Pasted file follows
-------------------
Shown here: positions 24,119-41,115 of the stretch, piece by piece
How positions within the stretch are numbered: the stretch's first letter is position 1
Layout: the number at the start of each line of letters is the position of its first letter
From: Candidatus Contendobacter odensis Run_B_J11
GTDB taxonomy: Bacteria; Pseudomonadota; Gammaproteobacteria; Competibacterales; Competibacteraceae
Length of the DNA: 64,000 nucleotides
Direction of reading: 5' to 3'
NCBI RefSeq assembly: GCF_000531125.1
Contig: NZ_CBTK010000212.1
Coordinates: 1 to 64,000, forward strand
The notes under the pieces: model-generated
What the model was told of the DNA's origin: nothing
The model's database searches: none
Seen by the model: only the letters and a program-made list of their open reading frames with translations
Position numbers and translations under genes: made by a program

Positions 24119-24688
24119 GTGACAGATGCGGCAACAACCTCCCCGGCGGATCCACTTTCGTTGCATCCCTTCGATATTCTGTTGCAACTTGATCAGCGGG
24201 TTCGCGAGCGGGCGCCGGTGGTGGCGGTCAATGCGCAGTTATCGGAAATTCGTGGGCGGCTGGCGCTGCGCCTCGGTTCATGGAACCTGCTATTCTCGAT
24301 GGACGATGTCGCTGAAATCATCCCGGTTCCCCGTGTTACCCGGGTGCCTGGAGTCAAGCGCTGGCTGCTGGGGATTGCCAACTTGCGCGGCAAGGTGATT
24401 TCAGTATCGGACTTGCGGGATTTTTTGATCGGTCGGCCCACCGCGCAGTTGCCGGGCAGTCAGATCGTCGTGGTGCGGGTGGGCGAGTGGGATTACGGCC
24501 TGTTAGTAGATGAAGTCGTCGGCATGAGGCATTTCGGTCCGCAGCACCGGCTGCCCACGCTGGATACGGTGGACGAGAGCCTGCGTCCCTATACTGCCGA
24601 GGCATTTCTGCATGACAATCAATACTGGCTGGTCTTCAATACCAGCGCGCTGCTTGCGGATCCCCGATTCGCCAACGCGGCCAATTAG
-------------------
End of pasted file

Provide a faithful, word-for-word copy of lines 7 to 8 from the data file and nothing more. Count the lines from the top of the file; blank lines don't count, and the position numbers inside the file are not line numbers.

Direction of reading: 5' to 3'
NCBI RefSeq assembly: GCF_000531125.1